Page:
Tenant protections bill heads to Senate with uncertain future
SALEM — A legislative committee has approved a tenant protections bill for a vote by the Oregon Senate, where it faces an uncertain fate.
The Senate Rules Committee voted 3-to-2 Wednesday, June 28, to send House Bill 2004 to the Senate floor. After House approval in April, the proposal was repeatedly pared down in the Senate in an effort to persuade Republicans and a few Democratic holdouts to support it.
Senate Majority Leader Ginny Burdick, D-Portland, said she was still working to glean enough votes to pass the measure in her chamber.
Sen. Rod Monroe, a key Democratic vote to win passage in the Senate, opposes the measure because it outlaws no-cause evictions, according to his office. Monroe, a landlord and former educator from Portland, has said he would support the bill if the ban on no-cause evictions were removed.
The ban on no-cause evictions is meant to combat mass evictions done for the sake of making large and quit profits in the state's tight rental market.
But some landlords have testified that they need no-cause evictions to remove problem tenants in cases where they lack documentation or evidence admissable in court.
The Senate Rules Committee also adopted an amendment to the bill proposed by Burdick Wednesday.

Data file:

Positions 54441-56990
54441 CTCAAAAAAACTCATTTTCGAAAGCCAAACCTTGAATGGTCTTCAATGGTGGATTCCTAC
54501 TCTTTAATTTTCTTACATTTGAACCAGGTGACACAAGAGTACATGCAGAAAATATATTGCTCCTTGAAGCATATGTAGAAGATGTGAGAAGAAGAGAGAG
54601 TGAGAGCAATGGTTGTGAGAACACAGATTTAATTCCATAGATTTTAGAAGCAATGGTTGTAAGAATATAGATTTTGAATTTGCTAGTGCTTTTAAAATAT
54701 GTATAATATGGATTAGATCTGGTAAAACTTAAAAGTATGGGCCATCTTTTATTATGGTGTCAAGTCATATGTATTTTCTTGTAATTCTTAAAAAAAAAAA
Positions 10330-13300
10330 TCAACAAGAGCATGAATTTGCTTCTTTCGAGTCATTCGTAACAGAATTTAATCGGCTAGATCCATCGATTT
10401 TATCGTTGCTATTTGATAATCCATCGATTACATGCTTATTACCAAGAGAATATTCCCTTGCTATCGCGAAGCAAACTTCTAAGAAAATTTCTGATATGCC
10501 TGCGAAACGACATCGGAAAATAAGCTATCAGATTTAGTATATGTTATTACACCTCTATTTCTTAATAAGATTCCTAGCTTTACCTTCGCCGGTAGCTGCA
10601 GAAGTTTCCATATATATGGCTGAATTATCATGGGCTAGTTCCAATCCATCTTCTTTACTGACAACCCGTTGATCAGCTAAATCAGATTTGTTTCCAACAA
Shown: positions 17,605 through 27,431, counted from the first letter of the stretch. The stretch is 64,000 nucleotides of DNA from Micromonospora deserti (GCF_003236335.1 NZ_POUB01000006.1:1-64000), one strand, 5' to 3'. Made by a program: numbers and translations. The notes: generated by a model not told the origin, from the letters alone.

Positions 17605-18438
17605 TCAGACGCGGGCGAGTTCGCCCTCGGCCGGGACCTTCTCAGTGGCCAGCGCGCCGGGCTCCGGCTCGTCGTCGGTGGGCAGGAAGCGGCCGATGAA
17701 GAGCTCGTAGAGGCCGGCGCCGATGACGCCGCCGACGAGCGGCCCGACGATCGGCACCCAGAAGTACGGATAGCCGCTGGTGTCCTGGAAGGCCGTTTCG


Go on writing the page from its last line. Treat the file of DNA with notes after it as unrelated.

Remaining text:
The changes ban no-cause evictions after a tenant has lived in a residence on a month-to-month rental agreement for at least 12 months. During the 12-month trial period, a landlord may not evict a tenant without cause if the tenant requested a repair for habitability or code violations within the previous 60 days. That provision is meant to deter retaliatory evictions, said Alison McIntosh, deputy director of policy for Neighborhood Partnerships.
Landlords may evict tenants who are on month-to-month rental agreements with 90 days' notice for one of four landlord business-related reasons. In the case of a landlord business-related reason, the landlord will be required to pay the tenant the equivalent of one month's rent for relocation assistance, unless the landlord owns less than five units.
The bill requires a minimum of six months for a fixed-term lease. Landlords may evict tenants without cause at the end of a fixed-term lease, so long as they give the tenant at least 90 days' notice. Under existing law, tenants on fixed-term leases receive no notice about whether the landlord intends to renew the lease, McIntosh noted.
The proposal also allows landlords to increase rent no more than once per year.
The amendment "strikes a balance between protecting tenants and property rights," McIntosh said Wednesday.
"Tenants across the state, whether in rural, urban, or suburban towns have told us that they urgently need the protections of the bill, and need relief in the housing crisis that is all too real. In a state with a record number of students experiencing homelessness, is imperative that the Legislature act now to pass HB 2004B," she said.